life. In Academia’s hierarchal genre divisions the still-life ranks lowest concordant with the term; still or dead life in stark contrast to potrayals of the heroic achievements of Man. Yet the human is not entirely absent. If one views works from the grand era of still life, namely Dutch works of the 1600s, one finds evidence of Europe’s conquest of unknown continents and Mans’ creativity in its depictions of exotic flora and fauna, shells, conchs, and exquisite crafts. These paintings could also act as evidence of human vanity and an appeal to humility. Vanity in contrast to the greatness of God in so-called vanitas still-lifes whereby flowers wilt, fruits rot, and soap bubbles burst. Modernism gave nature morte a new life, though this time attributing the objects’ form and color traits rather than for their symbolism.
Certain of Fonnesbechs arrangements mirror traditional still-life iconography with the use of pomegranates, Chinese porcelain, and the skull – a classic vanitas symbol although Fonnesbech uses animal, not human skulls. That she includes these objects should be seen as a conscious expression of her interest in those formal aspects of painting such as form and color. If we consider, for example, the Chinese porcelain, we are far removed from the 1600s fascination with expensive objects. Back then the unique and unobtainable were the desired subject whereby Fonnesbechs everyday objects are just one more ware in the global market flow and can be purchased inexpensively in the nearest Chinese souvenir shop. Yet this not to say that these objects do not contain an essential beauty and fascination. One of her strengths as an artist is precisely this; to bring our attention to the beauty and magic inherent in our everyday surroundings.
Fonnesbech juggles these everyday objects with a playful lightness so that the paintings appear as marvelous meetings of color and form, nature and culture, here and there. Natures’ organic forms constantly impose themselves upon the created surface albeit stylized and transformed. Cups, teapots and bowls appear in full regalia. Patterns and objects grow together and apart. That which according to the genre definition ought to be dead instead appear as a dynamically alive swarming microcosmos where Swedish Rustic meets a flapping Chinese dragon; a meeting nearly as absurd as the French poet Lautremonts’ “accidental meeting between an umbrella and a sewing machine on a dissection table”- a motto of Surrealism. However Fonnesbech is not a Surrealist and a more down-to-earth comparison can be found in Hans Christian Andersens’ story “Lovers” whereby the spinning top courts the ball in the toy chest of a nursery. Some of these same mechanisms come into play as Fonnesbechs objects speak and play up to one another, serving as catalysts for associations that stretch well beyond the concrete universe of the actual canvas.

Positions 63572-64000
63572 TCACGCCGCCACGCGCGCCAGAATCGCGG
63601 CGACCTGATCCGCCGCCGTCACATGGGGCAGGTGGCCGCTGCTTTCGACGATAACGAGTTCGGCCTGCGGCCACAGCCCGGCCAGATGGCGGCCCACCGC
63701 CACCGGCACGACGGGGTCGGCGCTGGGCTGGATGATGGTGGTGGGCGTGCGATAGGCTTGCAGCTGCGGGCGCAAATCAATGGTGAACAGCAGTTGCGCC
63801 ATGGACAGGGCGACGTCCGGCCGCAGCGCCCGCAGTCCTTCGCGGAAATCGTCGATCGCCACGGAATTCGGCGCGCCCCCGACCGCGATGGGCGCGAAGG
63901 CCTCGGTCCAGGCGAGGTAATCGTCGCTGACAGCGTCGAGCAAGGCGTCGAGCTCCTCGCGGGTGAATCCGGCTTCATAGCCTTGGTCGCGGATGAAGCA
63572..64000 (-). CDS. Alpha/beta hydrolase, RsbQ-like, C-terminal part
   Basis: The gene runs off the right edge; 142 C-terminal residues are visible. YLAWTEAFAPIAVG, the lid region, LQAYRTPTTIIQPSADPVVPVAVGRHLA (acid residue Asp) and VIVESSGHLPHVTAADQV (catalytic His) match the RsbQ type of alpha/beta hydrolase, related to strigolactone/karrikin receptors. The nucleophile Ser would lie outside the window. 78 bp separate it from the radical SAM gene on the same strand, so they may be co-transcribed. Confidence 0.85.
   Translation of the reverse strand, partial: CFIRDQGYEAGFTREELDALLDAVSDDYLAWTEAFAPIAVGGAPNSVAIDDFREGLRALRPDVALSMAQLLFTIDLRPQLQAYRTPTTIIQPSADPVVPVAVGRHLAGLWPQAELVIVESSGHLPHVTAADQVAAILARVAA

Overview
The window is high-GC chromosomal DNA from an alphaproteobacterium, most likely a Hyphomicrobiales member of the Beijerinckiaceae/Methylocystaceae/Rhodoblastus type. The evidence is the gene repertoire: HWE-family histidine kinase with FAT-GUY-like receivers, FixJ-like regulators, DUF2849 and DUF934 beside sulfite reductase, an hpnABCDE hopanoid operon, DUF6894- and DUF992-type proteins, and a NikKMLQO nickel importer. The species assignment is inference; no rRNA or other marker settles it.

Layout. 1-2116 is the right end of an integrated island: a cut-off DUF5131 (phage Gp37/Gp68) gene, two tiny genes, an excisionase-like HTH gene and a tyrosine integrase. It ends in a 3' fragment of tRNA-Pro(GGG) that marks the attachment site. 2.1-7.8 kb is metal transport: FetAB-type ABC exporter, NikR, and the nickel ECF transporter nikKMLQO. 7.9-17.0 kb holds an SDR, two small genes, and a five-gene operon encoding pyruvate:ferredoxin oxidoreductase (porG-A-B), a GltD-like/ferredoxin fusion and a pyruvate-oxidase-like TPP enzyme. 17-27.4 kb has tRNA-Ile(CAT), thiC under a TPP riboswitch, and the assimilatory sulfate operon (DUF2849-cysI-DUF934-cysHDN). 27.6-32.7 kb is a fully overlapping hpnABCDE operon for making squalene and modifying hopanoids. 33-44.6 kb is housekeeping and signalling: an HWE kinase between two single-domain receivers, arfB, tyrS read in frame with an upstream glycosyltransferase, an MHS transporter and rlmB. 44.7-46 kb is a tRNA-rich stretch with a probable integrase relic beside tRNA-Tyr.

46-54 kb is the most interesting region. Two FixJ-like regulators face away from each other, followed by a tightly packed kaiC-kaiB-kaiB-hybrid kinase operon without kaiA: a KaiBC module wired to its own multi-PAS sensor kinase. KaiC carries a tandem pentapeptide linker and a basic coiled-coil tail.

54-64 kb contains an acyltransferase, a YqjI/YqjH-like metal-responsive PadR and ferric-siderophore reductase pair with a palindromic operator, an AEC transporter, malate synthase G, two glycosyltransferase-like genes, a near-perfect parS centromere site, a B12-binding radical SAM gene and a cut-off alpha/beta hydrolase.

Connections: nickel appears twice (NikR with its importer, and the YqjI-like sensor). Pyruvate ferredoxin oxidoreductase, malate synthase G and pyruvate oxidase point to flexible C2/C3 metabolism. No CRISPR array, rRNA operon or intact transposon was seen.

Perhaps Fonnesbech is not consciously involved in the storytelling element of her paintings, yet we must remember this is not classic storytelling where we are presented with clear story lines on canvas. As we view the Dalar horse, we cannot help but take a mental trip over the Sound. The Dalar horse is considered a Swedish national icon-a typical souvenir that with its blend of peasant craftsmanship and kitsch can satisfy the tourist’s perpetual search for authenticity. The wooden red horse triggers associations to everything reminiscent of that which is intrinsically Swedish – IKEA, Astrid Lindgen, wooden red houses, and ABBA. In a number of paintings the horse is placed on the veritable edge of the table, about to tip over becoming a symbol of vanity and vulnerability. In other depictions the horse represents arrogance with its back turned toward us in rejection. Although we very well know that the horse in no way represents actual sylvan fields it nonetheless contributes to our associations to the countryside depending on its particular appearance and placement. The horse can seem both brave and lost, rejecting and vulnerable.
The human is full of curiosity with a flair for narratives. Fonnesbechs arrangements offer stories both great and small, near and exotic, of hidden dragons and crouching flowers.